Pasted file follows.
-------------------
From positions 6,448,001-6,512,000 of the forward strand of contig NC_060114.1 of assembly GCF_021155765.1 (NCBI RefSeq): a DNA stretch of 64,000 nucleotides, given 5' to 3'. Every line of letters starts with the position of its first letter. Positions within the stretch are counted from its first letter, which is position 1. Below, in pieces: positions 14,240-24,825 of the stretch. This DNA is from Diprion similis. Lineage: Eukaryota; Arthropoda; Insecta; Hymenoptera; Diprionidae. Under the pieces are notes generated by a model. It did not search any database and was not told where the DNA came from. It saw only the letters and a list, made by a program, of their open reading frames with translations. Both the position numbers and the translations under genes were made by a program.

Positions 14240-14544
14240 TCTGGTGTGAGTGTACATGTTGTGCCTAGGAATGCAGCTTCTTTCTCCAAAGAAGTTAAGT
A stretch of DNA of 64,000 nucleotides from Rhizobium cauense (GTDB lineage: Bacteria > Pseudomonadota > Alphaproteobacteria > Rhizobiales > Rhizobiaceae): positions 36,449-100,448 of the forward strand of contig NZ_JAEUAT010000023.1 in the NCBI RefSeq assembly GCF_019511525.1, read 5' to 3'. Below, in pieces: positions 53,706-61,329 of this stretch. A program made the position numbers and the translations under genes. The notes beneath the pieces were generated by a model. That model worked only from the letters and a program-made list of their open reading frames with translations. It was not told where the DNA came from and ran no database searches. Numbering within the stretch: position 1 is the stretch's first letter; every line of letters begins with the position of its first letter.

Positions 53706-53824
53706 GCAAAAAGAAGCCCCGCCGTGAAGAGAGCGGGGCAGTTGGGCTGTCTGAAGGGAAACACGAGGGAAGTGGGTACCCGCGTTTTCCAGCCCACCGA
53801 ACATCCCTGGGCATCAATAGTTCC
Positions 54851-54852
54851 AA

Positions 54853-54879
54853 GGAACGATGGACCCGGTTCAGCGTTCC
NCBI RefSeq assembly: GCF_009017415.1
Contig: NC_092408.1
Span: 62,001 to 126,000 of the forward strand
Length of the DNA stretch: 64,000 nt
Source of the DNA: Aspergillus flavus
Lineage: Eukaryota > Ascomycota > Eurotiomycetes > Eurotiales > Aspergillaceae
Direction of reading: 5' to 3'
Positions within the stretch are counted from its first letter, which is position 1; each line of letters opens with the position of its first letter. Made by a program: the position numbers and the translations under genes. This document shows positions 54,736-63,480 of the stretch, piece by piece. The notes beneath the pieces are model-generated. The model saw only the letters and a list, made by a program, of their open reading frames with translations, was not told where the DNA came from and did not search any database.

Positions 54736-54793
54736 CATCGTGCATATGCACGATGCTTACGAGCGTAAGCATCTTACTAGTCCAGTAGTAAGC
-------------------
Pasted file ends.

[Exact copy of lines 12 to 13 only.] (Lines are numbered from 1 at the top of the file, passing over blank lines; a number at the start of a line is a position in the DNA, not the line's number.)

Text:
NCBI RefSeq assembly: GCF_009017415.1
Contig: NC_092408.1